Sure, if you believe that cooking is a chore, it can be hard to stick to a healthy eating lifestyle. Maybe we could turn this belief on its head and think differently.

Cooking healthy meals is an act of care and love; love of yourself and of the people you cook for. It’s a wonderful gift to you and your family. And when you decide that self-care and love are strong values in your life, you’ll start to enjoy cooking and you’ll probably also find more time for it (see #1).

4. I am addicted to sugar.

This belief can keep you stuck forever in unhealthy eating patterns. Many people who eat lots of foods high in sugar believe they are addicted to sugar and they can’t do anything about it. While sugar addiction has been shown by studies to be a reality, it has also been shown that we can train our brain to prefer healthy food.

Start to envision that this sugar addiction can be reversed, and start to add to your diet a fair amount of the vegetables you like, every single day. You will probably gradually become “addicted” to these servings of vegetables, and you’ll have a much easier time getting off sugary foods and drinks.

5. Eating healthy is too expensive.

This is an inherently subjective topic depending on revenue, country, city, and more. Now, if this is one of your beliefs, let’s consider this research from Harvard School of Public Health, which found “the healthiest diets cost about $1.50 more per day than the least healthy diets” (that’s $45 a month for one person).

If your own diet is not the least healthy at all and your aim is not to have the healthiest diet, either, that could mean a difference of much less than that. Maybe eating healthy is not that much more expensive for you, after all.

6. Eating healthy is too hard.

Once you’ve got the habit of eating healthy, it’s easy. What can be hard is to catch the habit, especially when you’ve been eating processed foods for a long time, or you’re used to hitting the drive-through after a long day of work.

To make eating healthy a habit, you need to get started, and to do so, you may need to first eliminate other beliefs that get in your way (#1 above for example).

7. No one supports me.

People around you may love their fast food meals or fizzy drinks, they may have no interest whatsoever in improving their health or their weight, and they may even sabotage you just because you’re triggering their own stuff. But all this is about them, not about you.

You can’t wait for others to be supportive and drive the change that you want to see in yourself. If you’d love some support, try to find a group, a friend, or someone who’s done it already. But don’t let this belief that no one supports you prevent you from eating healthier.

8. I can’t be consistent with a healthy diet.

You may have this belief if you think you won’t have the willpower to stick to a healthy eating plan and you also want to be perfect and eat healthy 100% of the time.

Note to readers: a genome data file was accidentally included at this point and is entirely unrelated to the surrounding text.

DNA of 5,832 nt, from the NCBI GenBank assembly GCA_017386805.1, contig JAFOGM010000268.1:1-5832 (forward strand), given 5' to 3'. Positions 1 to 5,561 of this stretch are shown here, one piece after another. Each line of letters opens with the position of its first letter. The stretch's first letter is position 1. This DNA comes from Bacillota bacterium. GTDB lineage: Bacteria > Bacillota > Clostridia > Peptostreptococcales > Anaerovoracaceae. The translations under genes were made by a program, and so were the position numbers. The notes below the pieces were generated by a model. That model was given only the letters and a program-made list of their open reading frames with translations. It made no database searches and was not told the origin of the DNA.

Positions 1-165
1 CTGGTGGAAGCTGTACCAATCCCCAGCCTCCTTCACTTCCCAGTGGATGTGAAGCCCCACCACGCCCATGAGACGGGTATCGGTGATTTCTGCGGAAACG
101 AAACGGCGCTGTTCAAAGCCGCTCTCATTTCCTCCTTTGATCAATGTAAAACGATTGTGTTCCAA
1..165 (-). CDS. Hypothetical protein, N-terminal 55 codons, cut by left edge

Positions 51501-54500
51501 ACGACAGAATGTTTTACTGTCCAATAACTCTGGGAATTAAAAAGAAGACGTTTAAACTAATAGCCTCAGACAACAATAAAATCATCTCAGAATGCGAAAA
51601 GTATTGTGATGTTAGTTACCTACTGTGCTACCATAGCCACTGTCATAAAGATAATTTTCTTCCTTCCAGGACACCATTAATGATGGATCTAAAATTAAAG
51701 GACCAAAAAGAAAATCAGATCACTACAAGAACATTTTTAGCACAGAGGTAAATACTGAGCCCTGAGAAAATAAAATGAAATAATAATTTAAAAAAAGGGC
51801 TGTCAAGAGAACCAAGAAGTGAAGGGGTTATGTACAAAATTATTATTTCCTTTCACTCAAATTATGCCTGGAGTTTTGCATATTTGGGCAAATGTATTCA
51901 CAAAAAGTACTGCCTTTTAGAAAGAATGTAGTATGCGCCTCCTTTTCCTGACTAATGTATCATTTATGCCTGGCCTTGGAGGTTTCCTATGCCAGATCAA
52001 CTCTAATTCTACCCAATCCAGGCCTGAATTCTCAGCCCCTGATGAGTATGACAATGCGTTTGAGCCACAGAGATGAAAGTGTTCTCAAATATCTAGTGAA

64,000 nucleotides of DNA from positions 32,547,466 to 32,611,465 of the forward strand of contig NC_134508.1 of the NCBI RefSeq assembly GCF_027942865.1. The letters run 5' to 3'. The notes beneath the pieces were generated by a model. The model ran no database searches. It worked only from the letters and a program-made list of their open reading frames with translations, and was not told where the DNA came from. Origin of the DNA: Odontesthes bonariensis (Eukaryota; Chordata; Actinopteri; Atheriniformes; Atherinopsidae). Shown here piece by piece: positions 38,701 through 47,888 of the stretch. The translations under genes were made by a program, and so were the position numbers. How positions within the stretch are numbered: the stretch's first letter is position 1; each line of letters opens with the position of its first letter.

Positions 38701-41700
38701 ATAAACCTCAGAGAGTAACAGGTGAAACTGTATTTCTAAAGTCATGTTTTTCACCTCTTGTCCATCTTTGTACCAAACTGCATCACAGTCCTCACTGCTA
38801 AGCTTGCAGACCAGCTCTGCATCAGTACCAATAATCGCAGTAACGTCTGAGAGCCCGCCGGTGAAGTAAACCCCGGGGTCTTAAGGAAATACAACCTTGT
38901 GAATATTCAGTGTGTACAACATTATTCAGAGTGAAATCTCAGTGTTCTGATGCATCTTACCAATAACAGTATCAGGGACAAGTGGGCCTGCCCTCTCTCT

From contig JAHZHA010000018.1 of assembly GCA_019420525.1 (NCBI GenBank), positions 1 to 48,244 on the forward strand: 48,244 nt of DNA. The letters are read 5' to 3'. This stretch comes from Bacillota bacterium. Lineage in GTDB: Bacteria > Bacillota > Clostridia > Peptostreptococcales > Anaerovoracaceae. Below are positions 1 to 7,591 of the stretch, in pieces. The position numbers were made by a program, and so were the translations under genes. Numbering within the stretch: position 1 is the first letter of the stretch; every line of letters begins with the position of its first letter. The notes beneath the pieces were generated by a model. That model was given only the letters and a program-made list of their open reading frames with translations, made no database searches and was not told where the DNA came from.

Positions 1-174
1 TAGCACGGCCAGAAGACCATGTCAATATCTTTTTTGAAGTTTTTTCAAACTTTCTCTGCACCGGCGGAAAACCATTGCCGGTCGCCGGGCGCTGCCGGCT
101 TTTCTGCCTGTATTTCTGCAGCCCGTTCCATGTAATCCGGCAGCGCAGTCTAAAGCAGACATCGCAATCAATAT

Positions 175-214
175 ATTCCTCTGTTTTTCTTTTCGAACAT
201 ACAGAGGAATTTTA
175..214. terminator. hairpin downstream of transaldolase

Here’s the truth: even with the strongest willpower in the world, you won’t eat healthy every single time, simply because life happens. But you can perfectly be consistent with a healthy eating plan once you give up the idea of being perfect.

9. I love my high-calorie comfort foods too much.

You may experience this as true; and that’s ok. You can perfectly like comfort foods. This doesn’t have to prevent you from getting started to eat healthier meals. Your attachment to these foods is often synonymous with a need for comfort in your life.

While you keep some of these foods on the menu and start eating healthier at the same time, ask yourself how you could get more of these feelings of comfort in your life. You may be pleasantly surprised to discover that you don’t love those foods that much after all.

10. I don’t like to exercise.

Many people don’t eat a healthy diet just because they think this won’t help them if they don’t also go to the gym at the same time. And the fact they don’t like to exercise stops them in their tracks.

I’m here to tell you: even if you don’t like or you don’t have time to exercise, you can perfectly start adopting a healthier diet today.

Anne Ricci is dedicated to helping women eat more real food and solve their health and weight loss puzzle. You can join her tribe and get personalized tips at AnnesHealthyKitchen’s Community. — This feed and its contents are the property of The Huffington Post, and use is subject to our terms. It may be used for personal consumption, but may not be distributed on a website.
Source: health-fitness

The Only Arm Workout You Need This Summer

By Jordan Shakeshaft for Life by Daily Burn

Photo: Ryan Kelly / Daily Burn

We all have that friend. The one with the Michelle Obama arms that photograph well from every angle. And if you’ve ever met NYC-based trainer Dara Theodore, she is that friend. Lucky for us, the Daily Burn 365 trainer and walking gun show (lovingly referred to as “Armageddon”) is spilling a few of her best-kept strength secrets. Scroll down to also snag the 15-minute arm workout she swears by — no equipment necessary.

Daily Burn: THIS Is How to Do the Perfect Push-Up

The Better Way to Work Your Arms